Londinium (2001) / Comedy-Romance
aka Four Play / Fourplay
aka Love Affairs
aka Life After Sex

MPAA Rated: Not rated, but would be R for language, nudity, mild violence and sexual situations
Running Time: 87 min.

Cast: Mike Binder, Colin Firth, Mariel Hemingway, Irene Jacob, Jack Dee, Stephen Fry, Stephen Marcus, Christopher Lawford, Kate Magowan      
Director:
Mike Binder
Screenplay: Mike Binder
Review published May 25, 2004

Mike Binder (of HBO's "The Mind of the Married Man") writes, directs and stars as Ben Greene, a successful American sitcom writer who is hired in Great Britain to work on a sitcom starring American actress Carly (Hemingway, Manhattan), who works alongside her husband and producer, Allen (Firth, Love Actually).  Ben meets, falls in love with, and marries the sexy French make-up girl, Fiona (Jacob, Three Colors: Red), but fast forward one year, and both couples are struggling with staleness in their marriage.  Soon, Ben and Carly begin to have a thing for each other, but to counter the guilt, they encourage Fiona and Allen to have a fling first, but once they swap partners, will they find true happiness or does the grass only seem greener when with someone else?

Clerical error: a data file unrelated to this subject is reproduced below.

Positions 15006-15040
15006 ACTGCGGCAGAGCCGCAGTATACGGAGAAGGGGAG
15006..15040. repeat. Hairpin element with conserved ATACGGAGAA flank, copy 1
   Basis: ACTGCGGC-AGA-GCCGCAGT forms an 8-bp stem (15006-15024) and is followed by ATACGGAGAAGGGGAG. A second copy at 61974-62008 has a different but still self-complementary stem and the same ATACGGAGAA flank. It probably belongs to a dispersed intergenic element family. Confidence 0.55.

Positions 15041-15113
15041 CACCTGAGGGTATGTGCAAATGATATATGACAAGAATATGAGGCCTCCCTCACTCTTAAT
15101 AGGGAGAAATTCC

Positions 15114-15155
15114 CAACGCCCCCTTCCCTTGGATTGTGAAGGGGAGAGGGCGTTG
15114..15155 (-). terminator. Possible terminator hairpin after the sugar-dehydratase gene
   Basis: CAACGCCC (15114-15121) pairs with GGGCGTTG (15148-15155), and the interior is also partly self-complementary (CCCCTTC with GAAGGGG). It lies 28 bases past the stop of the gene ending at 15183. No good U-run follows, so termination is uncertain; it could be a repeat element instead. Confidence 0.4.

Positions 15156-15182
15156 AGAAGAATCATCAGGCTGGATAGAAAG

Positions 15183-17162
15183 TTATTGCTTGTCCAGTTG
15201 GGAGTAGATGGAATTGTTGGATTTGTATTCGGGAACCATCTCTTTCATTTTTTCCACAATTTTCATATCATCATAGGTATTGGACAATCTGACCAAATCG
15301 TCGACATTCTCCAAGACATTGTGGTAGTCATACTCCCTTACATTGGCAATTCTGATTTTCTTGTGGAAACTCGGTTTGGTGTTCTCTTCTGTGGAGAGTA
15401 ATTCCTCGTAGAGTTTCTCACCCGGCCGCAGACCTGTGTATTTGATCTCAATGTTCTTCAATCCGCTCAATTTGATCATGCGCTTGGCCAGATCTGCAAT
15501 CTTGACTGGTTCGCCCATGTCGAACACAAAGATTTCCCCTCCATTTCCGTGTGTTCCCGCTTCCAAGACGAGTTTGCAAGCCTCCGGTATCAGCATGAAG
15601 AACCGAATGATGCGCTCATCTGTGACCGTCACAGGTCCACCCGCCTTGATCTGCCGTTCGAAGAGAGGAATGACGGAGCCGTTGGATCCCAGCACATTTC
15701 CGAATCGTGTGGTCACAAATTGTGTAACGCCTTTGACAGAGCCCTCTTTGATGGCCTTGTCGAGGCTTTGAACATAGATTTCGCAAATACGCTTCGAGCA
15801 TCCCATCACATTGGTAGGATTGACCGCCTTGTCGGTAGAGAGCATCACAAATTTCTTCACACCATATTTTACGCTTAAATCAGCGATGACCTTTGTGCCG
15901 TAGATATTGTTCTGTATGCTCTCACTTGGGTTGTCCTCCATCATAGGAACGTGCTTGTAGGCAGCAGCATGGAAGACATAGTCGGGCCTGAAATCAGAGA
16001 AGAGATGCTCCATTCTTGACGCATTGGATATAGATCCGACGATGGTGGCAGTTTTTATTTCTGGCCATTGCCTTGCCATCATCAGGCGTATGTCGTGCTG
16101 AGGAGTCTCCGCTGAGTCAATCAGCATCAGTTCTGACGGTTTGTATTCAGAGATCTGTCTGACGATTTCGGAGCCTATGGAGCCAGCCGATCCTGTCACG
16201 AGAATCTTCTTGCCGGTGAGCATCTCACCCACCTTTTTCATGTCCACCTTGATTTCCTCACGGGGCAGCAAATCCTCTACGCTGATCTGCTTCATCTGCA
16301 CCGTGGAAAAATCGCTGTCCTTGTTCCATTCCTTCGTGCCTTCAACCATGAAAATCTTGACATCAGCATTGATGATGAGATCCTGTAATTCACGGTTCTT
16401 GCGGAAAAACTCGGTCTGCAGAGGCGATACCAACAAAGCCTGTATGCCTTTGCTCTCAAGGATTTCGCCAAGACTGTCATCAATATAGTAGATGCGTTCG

Proving once again that Woody Allen's style is constantly duplicated but rarely replicated, Londinium tries to crack sharp about the natural staleness that begins to grow after the luster of the first year together wears off, but just doesn't have the right comedic chemistry to back up the script.  Much of this is Binder's own fault, who directs this film as if he were making some sort of light 60s romantic comedy, with a completely misplaced old fashioned musical score, and attempts at frothy whimsy that doesn't jibe with the cynical thematic makeup of the material.   Also, as a screenwriter, Binder tries to pull together some truths about love, but at no time does it ever truly feel like any of the couples are ever in love, and in fact, they seem altogether cavalier about the infidelity and dissolutions of their marriages, regardless of whether or not the sex has lost its zing. 

There are very few laughs to be found in Londinium, and with the message that all relationships are only good when they are new and fresh, it's not really even recommended for people seeking a date flick or feel-good romantic comedy.  There's constant dialogue about the nature of marriage, or I should say, monologues, but without a foundation of reality among the characters, it all rings pretty hollow.  Tepid at best.

Qwipster's rating:

2004 Vince Leo